Second, Kennedy writes, marriage is a distinctive institution: “It supports a two-person union unlike any other in its importance to the committed individuals.” Here, he points to the Court’s opinion in Griswold v. Connecticut, which affirmed the right of married couples to use birth control. “Same-sex couples have the same right as opposite-sex couples to enjoy intimate association.”

But then, the decision takes an interesting turn: The Court seems to flip the oft-used reasoning of same-sex marriage opponents, who claim that gay marriage is harmful to children and families, and disruptive to the longstanding order of American society. In the oral arguments for Obergefell, several justices raised this very question—even Breyer, who joined in the decision, said that marriage between a man and a woman “has been the law everywhere for thousands of years. Suddenly you want nine people outside the ballot box to require states to change [this configuration].” But on Friday, Breyer joined four of his colleagues to do exactly that.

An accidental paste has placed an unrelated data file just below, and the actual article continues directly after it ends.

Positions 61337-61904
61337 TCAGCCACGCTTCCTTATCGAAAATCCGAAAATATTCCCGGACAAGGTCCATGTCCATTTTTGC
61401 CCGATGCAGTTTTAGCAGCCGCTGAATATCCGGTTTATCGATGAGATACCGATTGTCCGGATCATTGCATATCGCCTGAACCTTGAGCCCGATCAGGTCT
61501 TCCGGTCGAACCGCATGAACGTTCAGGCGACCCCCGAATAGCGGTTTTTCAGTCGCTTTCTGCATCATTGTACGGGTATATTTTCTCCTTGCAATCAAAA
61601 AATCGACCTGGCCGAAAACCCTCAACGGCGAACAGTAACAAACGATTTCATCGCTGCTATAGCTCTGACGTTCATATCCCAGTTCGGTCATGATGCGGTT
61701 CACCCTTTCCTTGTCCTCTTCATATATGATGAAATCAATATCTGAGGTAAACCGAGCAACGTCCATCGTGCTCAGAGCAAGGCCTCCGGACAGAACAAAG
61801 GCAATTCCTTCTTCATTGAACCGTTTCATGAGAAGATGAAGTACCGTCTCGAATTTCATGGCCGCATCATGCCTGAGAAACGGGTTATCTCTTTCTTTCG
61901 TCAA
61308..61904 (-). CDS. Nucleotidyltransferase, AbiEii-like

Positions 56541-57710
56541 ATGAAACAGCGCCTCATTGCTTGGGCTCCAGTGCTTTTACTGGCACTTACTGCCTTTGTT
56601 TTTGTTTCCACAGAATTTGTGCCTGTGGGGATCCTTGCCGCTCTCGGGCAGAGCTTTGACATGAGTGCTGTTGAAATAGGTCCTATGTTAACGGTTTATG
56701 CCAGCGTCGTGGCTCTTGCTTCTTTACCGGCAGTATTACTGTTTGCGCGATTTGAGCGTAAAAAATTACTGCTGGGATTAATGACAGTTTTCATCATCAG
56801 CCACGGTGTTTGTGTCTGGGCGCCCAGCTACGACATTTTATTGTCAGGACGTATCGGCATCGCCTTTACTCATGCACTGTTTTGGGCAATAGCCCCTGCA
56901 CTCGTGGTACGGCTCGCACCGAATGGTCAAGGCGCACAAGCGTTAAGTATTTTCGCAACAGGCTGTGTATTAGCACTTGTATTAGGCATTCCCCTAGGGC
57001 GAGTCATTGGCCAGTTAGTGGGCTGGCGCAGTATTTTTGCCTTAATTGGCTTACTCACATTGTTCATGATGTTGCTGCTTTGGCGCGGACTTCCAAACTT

“Protecting the right to marry is that it safeguards children and families and thus draws meaning from related rights of childrearing, procreation, and education,” Kennedy writes. Not all straight married couples have children, and they’re certainly not required to do so by law, he reasons; the same rule should apply to gay married couples. But more importantly, for those gay couples that do want to have kids—including the many, many couples who adopt or have children using the genetic material of one parent—seeing their unions as less than marriage under the law creates a “more difficult and uncertain family life. The marriage laws at issue thus harm and humiliate the children.”

Finally, Kennedy affirms that marriage is “a keystone of the Nation’s social order.” It is the institution at the center of the United States’ legal and educational structures, and because of this, “it is demeaning to lock same-sex couples out of a central institution of the Nation’s society, for they too may aspire to the transcendent purposes of marriage.”

“Rising from the most basic human needs, marriage is essential to our most profound hopes and aspirations,” Kennedy writes. This is, perhaps, the most striking argument of all, for it is an argument about the nature, significance, and dignity of marriage itself. “The ancient origins of marriage confirm its centrality, but it has not stood in isolation from developments in law and society,” Kennedy writes, but the “institution—even as confined to opposite-sex relations—has evolved over time.”